Recently I started using hoptoad and I needed to test how hoptoad will handle exception in production mode. However without any change local_request? was always returning true for http://localhost:30000 .

Then I stick following file under config/initializers

# config/initializers/local_request_override.rb
module CustomRescue
  def local_request?
    return false if Rails.env.production? || Rails.env.staging?
    super
  end
end

ActionController::Base.class_eval do
  include CustomRescue
end

Now all request in production or in staging mode are treated as NOT local.

Now in both staging and production mode I get to see 500.html page even if I am accessing the application from http://localhost:3000 .

Override automatic updated_at in ActiveRecord/Rails

Rails provides some good tools like automatically updating created_at and updated_at columns. Developers do not need to worry about these columns. Rails updates these columns automatically which is great. Click here to find out how rails does auto time stamping.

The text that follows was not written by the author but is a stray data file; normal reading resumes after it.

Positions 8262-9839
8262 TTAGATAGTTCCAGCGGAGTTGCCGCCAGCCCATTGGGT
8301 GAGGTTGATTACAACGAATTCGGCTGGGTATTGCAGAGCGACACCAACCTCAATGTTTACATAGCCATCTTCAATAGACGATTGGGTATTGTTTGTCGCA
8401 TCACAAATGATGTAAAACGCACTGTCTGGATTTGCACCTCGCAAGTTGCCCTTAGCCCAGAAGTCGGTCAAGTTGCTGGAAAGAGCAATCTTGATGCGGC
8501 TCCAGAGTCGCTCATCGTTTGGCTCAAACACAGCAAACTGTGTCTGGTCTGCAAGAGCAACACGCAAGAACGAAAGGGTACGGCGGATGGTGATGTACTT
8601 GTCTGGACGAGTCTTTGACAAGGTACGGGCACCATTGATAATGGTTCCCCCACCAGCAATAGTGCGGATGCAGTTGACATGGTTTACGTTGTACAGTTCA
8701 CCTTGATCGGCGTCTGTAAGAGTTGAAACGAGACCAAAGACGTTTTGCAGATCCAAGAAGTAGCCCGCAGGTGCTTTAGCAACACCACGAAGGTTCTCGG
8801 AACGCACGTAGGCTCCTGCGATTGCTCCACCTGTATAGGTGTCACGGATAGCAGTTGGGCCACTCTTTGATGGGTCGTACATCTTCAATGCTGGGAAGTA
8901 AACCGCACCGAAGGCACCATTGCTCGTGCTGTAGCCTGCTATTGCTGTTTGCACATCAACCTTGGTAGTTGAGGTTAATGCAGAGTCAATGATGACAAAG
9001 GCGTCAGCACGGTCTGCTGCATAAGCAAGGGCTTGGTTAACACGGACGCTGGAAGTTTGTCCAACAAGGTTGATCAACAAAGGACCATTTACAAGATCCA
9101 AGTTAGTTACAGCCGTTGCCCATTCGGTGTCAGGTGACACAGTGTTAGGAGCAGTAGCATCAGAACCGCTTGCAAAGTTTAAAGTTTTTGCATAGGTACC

However I have a unique business need where I need to update a column but I do not want updated_at to be changed. Or we can see the problem this way. I want to change the updated_at to a particular value.

>> User.first.update_attributes(:updated_at => 100.years.ago)
UPDATE `users` SET `updated_at` = '2009-01-20 19:15:25' WHERE `id` = 2

Look at the sql that is generated. Rails discarded the updated_at value that I had supplied and replaced the value by the current time. Rails works fine if you supply created_at value. It is the updated_at value that is discarded.